New poverty in Argentina and Russia: some brief comparative conclusions

Svetlana Yaroshenko, María Mercedes Di Virgilio, Gabriel Kessler

Abstract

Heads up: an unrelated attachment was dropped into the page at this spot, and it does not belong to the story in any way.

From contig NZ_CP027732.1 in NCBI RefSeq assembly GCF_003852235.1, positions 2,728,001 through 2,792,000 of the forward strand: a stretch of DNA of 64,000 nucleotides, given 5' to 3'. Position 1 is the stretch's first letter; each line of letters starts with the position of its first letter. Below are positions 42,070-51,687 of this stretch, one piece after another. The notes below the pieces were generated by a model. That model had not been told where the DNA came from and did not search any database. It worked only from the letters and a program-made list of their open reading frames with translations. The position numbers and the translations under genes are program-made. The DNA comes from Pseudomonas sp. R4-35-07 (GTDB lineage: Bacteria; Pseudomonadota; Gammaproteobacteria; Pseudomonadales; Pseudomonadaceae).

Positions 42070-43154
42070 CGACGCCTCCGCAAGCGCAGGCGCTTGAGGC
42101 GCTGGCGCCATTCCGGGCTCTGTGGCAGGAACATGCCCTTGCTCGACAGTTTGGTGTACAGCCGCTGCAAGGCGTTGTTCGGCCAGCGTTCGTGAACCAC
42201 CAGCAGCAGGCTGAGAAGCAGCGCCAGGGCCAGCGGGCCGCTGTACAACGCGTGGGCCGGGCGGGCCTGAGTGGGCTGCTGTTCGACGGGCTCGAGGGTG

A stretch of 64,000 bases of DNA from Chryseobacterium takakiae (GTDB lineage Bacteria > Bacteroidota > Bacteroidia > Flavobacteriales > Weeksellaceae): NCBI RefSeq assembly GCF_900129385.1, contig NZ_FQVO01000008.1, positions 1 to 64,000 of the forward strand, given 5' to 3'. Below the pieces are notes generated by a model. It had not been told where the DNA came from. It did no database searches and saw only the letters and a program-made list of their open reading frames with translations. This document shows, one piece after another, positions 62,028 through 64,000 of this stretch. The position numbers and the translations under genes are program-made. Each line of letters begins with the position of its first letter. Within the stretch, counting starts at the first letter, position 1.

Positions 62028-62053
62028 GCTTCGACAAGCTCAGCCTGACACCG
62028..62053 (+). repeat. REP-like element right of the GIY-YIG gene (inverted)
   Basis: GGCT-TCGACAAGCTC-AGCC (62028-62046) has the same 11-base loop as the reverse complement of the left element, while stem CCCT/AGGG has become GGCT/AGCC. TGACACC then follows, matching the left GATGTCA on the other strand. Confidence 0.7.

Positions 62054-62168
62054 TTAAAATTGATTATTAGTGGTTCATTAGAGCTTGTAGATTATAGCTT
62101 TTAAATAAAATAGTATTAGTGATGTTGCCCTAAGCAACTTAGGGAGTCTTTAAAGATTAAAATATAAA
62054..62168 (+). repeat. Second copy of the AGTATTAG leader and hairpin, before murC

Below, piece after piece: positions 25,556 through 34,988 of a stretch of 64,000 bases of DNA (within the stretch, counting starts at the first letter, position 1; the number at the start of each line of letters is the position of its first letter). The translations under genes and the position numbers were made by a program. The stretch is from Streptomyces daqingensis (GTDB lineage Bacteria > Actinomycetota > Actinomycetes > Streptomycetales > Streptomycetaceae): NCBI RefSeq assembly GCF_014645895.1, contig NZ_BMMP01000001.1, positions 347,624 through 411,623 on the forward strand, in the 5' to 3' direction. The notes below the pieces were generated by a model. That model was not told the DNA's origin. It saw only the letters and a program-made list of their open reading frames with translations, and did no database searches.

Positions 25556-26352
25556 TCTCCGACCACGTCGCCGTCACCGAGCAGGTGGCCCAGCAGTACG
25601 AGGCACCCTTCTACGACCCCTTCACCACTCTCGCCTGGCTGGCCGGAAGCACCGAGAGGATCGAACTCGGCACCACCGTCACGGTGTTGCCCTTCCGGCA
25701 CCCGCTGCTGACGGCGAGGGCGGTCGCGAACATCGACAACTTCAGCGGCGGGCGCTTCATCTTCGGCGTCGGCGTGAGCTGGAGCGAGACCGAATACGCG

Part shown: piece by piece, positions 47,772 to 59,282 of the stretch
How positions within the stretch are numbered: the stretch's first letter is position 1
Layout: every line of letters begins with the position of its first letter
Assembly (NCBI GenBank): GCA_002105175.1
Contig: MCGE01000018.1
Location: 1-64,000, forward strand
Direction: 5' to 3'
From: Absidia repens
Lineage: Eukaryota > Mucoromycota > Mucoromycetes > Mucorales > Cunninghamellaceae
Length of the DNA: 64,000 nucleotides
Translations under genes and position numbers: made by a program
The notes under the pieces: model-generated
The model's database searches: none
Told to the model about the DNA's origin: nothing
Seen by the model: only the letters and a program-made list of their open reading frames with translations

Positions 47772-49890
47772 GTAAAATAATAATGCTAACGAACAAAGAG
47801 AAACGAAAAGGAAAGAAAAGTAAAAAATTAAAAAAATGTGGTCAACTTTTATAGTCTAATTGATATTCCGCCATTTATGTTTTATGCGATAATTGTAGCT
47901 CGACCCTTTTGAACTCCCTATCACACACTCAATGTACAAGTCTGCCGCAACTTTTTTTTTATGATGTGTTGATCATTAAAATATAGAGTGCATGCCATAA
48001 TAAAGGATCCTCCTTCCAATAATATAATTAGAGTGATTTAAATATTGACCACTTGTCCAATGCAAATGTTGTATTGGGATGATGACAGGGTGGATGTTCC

The concept of new poverty focuses on the emergence of groups characterized by strong downward mobility, as well as previously unknown types of poverty. Its specific definition, therefore, varies among countries. Poverty in post-Soviet Russia is extremely widespread, difficult to escape, and affects previously secure social strata, especially families with children, the unemployed, and low-earning employed adults. In Argentina, the “historical” poor lack education, live in slums, are unstably employed, and have large families. The new poor are former members of the middle class: they are more educated than the structural poor, they don’t live in slums, and their families are smaller. Unlike in Russia, new poverty in Argentina has no clear gender or age dimension. The Russian case illustrates long-term poverty formation due to the downward mobility of those least competitive in the post-socialist market society. The Argentine case highlights the impoverishment of the middle classes in post-industrial societies after social cutbacks due to increased labor market flexibility. In English, extensive summary in Russian.


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